Joana Maçanita is known for being a very dynamic winemaker. She started work in 2004 in the world of wines to help her brother, António Maçanita, start a project in Alentejo, Fita Preta Vinhos & Sexy Wines.

She graduated as an Agricultural Engineer at the Instituto Superior de Agronomia in Lisbon and worked during her studies in different wineries in Portugal. Then, she traveled to Australia, to work at one of the famous McLaren Vale’s most prestigious wineries, deepening her knowledge of white wines.

Back in Portugal, she – with her partners – created an Oenological Consulting company to support producers in the creation of new projects in the Douro, Alentejo, Lisbon and Algarve regions, to create wines that have won awards over these 10 years through contests and critics worldwide.

Joana was invited also to be a judge at the International Wine Challenge, in London, and Wine Masters, in Estoril.

In 2009, she developed a training project for the restaurant and bar courses at Azores Tourism and Hotel School.

And in 2011, she started her wine project, Maçanita Vinhos, in the Douro, with her brother António Maçanita. Now, she is still focused on her project.

Joana Maçanita’s perseverance and involvement in her projects have borne foreseeable fruit.

In 2012, she took over as Project Director for five wine producers in the Algarve region, Cabrita Wines, João Clara Vinhos, Edd’s Quinta do Barradas, Quinta da Malaca, and in 2016, the producer Morgado do Quintão joined the team.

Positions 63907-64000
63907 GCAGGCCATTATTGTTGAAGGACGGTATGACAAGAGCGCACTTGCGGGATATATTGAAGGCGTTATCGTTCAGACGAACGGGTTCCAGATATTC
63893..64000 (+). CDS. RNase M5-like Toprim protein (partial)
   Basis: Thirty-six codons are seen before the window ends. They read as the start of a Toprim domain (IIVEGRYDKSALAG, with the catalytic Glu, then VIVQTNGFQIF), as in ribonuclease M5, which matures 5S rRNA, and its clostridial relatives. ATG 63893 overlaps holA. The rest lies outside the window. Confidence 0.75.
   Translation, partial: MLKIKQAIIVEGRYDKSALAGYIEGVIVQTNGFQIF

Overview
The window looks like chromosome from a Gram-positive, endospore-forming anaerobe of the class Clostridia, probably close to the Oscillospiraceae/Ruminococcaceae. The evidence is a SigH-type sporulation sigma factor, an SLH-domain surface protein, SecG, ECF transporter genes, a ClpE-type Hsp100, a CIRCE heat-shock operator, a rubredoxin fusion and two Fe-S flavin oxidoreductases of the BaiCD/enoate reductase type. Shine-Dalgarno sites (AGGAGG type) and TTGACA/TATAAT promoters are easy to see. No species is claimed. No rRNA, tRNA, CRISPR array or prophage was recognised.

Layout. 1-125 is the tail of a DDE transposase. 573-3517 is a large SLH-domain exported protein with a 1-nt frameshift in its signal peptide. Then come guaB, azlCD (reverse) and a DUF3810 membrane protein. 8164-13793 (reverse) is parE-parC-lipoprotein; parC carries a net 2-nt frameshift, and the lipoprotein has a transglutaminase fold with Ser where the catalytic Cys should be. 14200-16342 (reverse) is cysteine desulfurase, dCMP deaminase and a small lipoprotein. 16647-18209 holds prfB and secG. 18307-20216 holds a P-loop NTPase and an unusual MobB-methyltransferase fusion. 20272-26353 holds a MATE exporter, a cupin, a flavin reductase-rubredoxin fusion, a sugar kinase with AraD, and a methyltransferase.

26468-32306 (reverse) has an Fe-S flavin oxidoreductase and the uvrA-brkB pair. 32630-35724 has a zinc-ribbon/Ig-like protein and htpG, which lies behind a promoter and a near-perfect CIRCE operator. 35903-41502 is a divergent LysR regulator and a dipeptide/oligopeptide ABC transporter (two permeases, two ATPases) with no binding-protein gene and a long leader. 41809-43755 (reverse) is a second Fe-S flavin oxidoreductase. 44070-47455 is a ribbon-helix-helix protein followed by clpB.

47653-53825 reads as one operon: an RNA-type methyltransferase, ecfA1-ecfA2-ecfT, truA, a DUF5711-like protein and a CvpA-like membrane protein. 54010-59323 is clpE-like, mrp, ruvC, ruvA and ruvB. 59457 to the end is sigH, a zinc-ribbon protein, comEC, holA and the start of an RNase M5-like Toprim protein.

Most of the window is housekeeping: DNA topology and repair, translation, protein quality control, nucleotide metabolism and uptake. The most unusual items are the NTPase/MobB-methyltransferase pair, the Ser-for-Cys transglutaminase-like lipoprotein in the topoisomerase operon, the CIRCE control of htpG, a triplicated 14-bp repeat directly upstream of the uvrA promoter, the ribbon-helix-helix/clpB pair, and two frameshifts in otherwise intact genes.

She invested in native grape varieties such as the red Negra Mole and the white Crato grapes, revealing all the potential of the region.

And the same time she launched her first book “Branco ou Tinto” (White or Red), a useful approach to how to buy, serve, taste, and harmonize wine.

She was nominated for “Young Winemaker of the Year in 2018”, and for “Breakthrough Winemaker” in 2019.

My suggestion to taste:


Filipa Pato, from Bairrada

Filipa Pato is a viticulturist in Bairrada. With a degree from the University of Coimbra in chemical engineering, she refined her skills not only with her father, Luís Pato, ‘the Baga rebel’, but as a winemaker by harvesting in Bordeaux (France), Mendoza (Argentina), and Margaret River (Australia).

A chemical engineer and rebel like her father, Filipa Pato bet on her own career in 2001, with the launch of an experimental wine that helped bring into her life her husband and business partner, the Belgian William Wouters, who was a chef, sommelier champion and restaurateur.

They are a magical couple who shares all their experiences: the love of gastronomy and wine encounters with great wine producers, sommeliers and wine lovers from all over the world and the magical and inexhaustible culture of the world of wine.

Their philosophy is to create authentic wines that faithfully reflect their origin. Focusing only on traditional Bairrada varieties, they work exclusively with Baga, Bical, Arinto, Cercial and Maria Gomes grapes.

The vineyard is their priority, and from an early age, they abandoned the use of herbicides, in favor of soil health and biodiversity in the vineyard. In the cellar there is minimal intervention, the grapes are selected in the vineyard, they ferment with indigenous yeasts, and use ancestral methods such as wooden presses and amphora. They create “Terroir” wines, uniting knowledge, art and nature, so each wine has its own character.